New rules

Ohio state legislators are working to eliminate taxes that once discouraged potential business, and are developing a new tax designed to better serve business owners.

This new tax, the Commercial Activity Tax (CAT), seems appealing and is designed to work, but there are risks for business owners, says Kevin Czerwonka, a lawyer with the Vorys, Sater, Seymour and Pease LLP law firm. Legislatures in the region are keeping a close eye on Ohio to see if the CAT is successful and if they should implement such a tax in their own state.

Smart Business spoke with Czerwonka about the new tax.

What is the CAT?
It is a gross receipts tax levied for the privilege of doing business in Ohio. It was developed when the Ohio General Assembly and Governor Bob Taft and his administration concluded the current tax structure in Ohio was anticompetitive with other states in the region.

A personal property tax was in place that acted as a deterrent for business investment in Ohio. For example, if you were a business owner who spent a large sum of money on equipment to create new jobs in Ohio, you would be heavily taxed on the equipment under the personal property tax. Another tax that contributed to the problem was the corporate franchise tax, which applied primarily to large corporations. It had a high rate but did not produce much revenue for the state.

While these taxes acted as a deterrent for business, the state could not simply eliminate such taxes because they provided funds for schools and local government in the state. The CAT was designed as a broad-based, low-rate replacement tax that would apply to all types of businesses. Under this design, the CAT would appeal to potential investors and business owners in Ohio.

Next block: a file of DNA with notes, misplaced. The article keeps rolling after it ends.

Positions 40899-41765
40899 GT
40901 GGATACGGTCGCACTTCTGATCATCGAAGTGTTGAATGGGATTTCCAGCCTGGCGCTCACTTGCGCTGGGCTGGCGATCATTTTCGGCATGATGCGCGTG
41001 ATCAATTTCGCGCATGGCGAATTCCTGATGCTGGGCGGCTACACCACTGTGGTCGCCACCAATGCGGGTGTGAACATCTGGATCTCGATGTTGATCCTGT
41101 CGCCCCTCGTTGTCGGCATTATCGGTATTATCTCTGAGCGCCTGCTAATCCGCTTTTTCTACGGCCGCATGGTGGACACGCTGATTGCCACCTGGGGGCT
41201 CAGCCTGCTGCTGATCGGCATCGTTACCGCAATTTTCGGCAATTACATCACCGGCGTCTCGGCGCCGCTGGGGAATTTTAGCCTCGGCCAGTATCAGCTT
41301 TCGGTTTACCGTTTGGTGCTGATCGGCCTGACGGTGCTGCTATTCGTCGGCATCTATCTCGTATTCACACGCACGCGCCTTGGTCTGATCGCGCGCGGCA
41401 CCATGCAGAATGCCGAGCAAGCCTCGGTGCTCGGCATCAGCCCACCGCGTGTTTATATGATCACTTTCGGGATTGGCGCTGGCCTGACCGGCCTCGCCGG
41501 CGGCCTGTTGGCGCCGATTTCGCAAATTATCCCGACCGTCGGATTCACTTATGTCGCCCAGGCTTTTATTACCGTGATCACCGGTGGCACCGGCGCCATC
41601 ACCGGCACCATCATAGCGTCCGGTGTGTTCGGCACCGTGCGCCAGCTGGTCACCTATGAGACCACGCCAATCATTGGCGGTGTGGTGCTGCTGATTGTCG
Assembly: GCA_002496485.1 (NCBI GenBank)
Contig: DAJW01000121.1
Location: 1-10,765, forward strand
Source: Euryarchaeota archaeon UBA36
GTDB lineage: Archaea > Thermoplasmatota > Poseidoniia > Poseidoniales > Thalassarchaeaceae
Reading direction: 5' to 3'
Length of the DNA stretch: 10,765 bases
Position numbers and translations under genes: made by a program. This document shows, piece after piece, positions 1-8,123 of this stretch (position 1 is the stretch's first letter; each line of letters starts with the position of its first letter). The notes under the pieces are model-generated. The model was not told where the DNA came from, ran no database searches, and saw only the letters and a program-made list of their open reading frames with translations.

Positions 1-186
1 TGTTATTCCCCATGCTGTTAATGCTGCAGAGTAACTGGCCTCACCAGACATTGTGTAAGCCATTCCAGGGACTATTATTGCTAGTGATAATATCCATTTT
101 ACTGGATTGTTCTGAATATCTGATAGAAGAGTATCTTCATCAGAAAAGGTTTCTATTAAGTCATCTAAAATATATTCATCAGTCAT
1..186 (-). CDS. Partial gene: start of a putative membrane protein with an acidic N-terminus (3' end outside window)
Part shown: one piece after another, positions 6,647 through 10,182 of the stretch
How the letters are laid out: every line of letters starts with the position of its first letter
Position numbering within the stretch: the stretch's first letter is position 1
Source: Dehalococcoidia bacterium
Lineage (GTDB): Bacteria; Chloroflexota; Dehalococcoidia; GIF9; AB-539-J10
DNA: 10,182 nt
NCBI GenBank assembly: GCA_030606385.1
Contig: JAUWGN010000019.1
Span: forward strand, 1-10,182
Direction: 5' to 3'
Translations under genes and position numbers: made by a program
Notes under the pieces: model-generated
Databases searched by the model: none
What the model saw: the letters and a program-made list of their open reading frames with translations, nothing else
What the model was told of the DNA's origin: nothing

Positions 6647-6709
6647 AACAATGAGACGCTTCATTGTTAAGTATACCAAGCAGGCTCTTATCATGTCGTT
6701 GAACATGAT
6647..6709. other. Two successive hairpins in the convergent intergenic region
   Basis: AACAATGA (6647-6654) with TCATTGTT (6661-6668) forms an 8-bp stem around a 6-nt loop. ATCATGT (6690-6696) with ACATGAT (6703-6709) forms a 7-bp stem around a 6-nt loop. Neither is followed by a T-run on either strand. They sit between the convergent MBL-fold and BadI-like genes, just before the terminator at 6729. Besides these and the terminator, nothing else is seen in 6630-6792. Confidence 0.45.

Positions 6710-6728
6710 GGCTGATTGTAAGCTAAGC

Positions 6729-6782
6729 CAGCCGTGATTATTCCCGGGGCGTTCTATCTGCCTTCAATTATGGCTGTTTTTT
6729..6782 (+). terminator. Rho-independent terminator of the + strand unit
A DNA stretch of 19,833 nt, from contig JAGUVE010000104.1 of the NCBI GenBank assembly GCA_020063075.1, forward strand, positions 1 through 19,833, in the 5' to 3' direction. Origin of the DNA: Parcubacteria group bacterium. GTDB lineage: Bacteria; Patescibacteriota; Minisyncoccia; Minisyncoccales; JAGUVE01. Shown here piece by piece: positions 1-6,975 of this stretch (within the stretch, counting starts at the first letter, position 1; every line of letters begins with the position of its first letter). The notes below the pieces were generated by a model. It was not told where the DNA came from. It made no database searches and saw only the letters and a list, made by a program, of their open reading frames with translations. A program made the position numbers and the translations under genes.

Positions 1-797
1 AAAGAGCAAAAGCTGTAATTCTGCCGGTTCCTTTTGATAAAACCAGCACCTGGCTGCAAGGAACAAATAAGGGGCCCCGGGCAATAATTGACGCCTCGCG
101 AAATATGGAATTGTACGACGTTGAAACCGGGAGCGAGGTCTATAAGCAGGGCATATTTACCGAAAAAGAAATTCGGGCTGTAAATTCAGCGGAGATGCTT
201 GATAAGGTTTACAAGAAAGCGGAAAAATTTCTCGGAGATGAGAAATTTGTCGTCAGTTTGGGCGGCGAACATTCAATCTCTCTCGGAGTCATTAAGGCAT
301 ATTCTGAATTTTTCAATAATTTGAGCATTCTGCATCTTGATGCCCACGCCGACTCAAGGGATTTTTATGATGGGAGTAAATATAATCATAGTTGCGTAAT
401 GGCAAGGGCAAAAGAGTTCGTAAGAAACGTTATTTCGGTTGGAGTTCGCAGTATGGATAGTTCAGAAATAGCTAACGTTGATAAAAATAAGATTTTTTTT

When does the CAT go into effect?
The tax took effect July 1, 2005. The first taxable period was the last six months of 2005. The return for that period is due February 10, 2006. From that point on, participants with gross receipts of at least $1 million during the calendar year are required to file on a quarterly basis. Any business with an amount below that will file on an annual basis.

Once you are required to file, the tax on the first $1 million is a flat $150, similar to a small business exemption. Any gross receipts more than $1 million are based on the tax rate scale.

Who is required to file the CAT?
The tax applies to anybody doing business with Ohio customers. It applies to all types of business entities, including corporations, limited liability companies, partnerships and sole proprietors. It applies to anybody who has Ohio gross receipts of more than $150,000 annually. This means if you are selling goods to Ohio customers, you are required to file. A person also qualifies if they are selling services for the benefit of people in Ohio.

What are the risks with the CAT?
There is a risk of a major spike in the tax rate. The CAT is being phased in over five years as the former two taxes are being phased out. When the tax is fully phased in, the rate is scheduled to be 0.26 percent.

This rate was based on projected estimates with the hope that it will generate the same amount of money as the other two taxes. To determine the accuracy of the rate, periodic test checks will be done to compare the amount the CAT actually generates to the amount it was projected to generate.

How can people register for the CAT?
Businesses subject to the CAT must register with the Ohio Department of Taxation. The deadline for registration was November 15, 2005. The Department is still accepting registrations, with the focus being more on getting everyone signed up rather than penalizing late registrants. The Department is aware that not everyone who is subject to this tax was notified.

To register, people must fill out the paperwork. There is a $20 fee to mail registration forms to the Department of Taxation and a $15 fee to register electronically. These fees are later applied as a credit on a person’s first return.

One can register electronically through the Ohio Business Gateway. This is an online computer system set up for businesses to make various filings with state agencies. People also can obtain registration materials and find more information about the CAT at

Kevin Czerwonka is a partner in the Columbus office of Vorys, Sater, Seymour and Pease LLP, where he practices in the area of state and local tax planning, compliance and litigation. Reach him at (614) 464-5648 or [email protected].